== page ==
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Australia stepping up in space industry

One of the largest players in the global space business Airbus says Australia is changing gear in its engagement in space.

Nicolas Chamussy, head of space systems for Airbus Defence and Space, said Airbus wanted to play a role in Australia’s space renaissance, signing two partnership agreements with Australian companies and institutions this week.

Mr Chamussy, who was in Australia to attend the Australian Strategic Policy Institute (ASPI) conference on building Australia’s strategy for space, said Airbus has identified strategic space opportunities in Australia.

That includes leveraging Australia’s expertise in research and development and potential partnerships with industry on space-based applications.

“It seems there is a huge trend in this country to change gear and make a significant advance and progress in the space domain, he told reporters in Canberra.

“There is clear momentum … to have an overarching agency overlooking all the commercial and civilian space business and to develop industry.”

Mr Chamussy said it wasn’t just Australia – other countries were also developing their space industry.

“There is renewed interest for space. Capability is cheaper than it used to be in the past, especially to launch. You can launch much cheaper than you could 20 years ago,” he said.

In one of the two new agreements, Airbus will become a founding member of the new SmartSat Cooperative Research Centre (CRC), led by the University of South Australia and Nova Systems.

Airbus will provide funding for seven years for the CRC’s research activities in areas of advanced communications, intelligent satellite systems, earth observation data analytics and space regulatory and policy environment.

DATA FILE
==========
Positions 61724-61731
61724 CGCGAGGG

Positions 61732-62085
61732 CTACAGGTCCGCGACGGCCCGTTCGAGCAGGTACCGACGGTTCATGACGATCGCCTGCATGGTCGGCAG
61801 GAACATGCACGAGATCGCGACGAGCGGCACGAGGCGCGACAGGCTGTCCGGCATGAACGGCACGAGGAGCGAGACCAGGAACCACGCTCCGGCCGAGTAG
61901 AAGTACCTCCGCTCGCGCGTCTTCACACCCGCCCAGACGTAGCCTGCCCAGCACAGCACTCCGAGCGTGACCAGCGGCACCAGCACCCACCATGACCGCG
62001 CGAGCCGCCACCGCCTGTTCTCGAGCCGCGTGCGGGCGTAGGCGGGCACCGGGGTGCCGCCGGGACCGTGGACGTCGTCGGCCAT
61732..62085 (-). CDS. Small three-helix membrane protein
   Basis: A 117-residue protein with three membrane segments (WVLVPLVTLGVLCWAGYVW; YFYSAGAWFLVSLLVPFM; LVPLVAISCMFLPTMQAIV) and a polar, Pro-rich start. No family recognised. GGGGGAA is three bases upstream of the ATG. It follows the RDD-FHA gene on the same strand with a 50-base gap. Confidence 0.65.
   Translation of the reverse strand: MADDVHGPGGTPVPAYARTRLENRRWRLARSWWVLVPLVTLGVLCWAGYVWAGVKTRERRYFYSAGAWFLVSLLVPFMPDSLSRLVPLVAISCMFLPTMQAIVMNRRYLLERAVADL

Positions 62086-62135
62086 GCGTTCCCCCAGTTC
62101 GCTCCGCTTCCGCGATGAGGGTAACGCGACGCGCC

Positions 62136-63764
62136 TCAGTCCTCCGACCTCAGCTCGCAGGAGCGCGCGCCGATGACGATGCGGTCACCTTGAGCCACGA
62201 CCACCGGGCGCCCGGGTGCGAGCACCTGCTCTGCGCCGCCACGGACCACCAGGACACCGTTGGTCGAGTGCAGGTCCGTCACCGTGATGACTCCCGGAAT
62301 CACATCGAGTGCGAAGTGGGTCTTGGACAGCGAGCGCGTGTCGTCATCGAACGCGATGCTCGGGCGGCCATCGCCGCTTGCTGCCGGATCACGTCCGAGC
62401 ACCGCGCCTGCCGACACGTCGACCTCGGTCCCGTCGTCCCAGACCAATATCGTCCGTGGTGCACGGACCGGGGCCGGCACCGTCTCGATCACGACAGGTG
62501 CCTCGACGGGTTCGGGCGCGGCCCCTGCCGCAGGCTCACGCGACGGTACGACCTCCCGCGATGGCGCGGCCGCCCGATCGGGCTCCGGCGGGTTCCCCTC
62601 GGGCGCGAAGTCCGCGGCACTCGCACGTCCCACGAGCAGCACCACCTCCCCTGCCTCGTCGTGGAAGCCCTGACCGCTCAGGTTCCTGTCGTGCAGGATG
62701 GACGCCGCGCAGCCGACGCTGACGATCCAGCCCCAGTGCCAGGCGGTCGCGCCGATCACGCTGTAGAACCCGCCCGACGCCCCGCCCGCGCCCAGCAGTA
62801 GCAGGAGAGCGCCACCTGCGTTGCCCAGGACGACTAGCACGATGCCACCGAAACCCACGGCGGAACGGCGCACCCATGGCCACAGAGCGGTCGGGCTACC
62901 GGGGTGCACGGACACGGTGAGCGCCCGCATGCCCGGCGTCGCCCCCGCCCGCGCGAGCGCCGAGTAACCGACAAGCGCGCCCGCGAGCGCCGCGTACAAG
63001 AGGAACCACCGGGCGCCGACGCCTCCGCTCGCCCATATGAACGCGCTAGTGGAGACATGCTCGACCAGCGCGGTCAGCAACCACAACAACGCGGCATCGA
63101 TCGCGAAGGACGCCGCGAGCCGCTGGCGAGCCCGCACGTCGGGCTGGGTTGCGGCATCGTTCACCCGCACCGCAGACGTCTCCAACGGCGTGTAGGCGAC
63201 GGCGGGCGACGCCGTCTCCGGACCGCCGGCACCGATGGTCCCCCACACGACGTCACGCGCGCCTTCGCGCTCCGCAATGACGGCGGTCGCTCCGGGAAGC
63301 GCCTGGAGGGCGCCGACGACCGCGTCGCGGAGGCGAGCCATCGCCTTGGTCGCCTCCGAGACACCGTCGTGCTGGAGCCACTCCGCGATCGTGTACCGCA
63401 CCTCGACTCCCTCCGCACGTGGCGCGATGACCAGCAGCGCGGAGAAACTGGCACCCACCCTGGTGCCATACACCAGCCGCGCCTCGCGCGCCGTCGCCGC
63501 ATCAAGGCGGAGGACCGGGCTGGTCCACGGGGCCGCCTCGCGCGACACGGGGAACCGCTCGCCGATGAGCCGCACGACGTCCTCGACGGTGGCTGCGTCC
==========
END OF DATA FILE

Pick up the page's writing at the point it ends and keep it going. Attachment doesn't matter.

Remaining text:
The second agreement is with the University of NSW and its space company Skykraft to develop hyperspectral remote sensing technology.

“It’s a clear sign of recognition on either side of the significantly growing space activities in Australia,” he said.

“We have been in the country for quite a while. We have more 1,500 employees in Australia plus 250 in New Zealand. This is a country of significant importance but not that much in space.

“We have decided to increase our presence.”

Mr Chamussy said Airbus was establishing a space footprint in Australia, investing $18 million in the SkyNet 5 satellite ground station in Adelaide and to establish the first operating base in Western Australia as part of the ongoing development of the Zephyr High Altitude Pseudo Satellite Capability.

Airbus is a major player in space services. The company makes satellites for commercial, scientific research and military applications as well as ground facilities.

The company is also a shareholder in Arianespace, which provides launch services at the French government owned facility in French Guiana.

However, Airbus satellites are launched wherever the customer desires, including the US, Russia, India and Japan, but not yet from New Zealand’s new launch facility.

Australia was a pioneer of space exploration, hosting British rocket launches from the South Australian outback. In 1967, Australia became only the third nation on earth to design, build and then launch its own satellite.

Australia has been a major user of space services and has pockets of excellence but until now there’s been no guiding organisation. The new Australian Space Agency officially starts up on 1 July with former CSIRO chief Dr Megan Clark as inaugural head.

 

 

Australia stepping up in space industry
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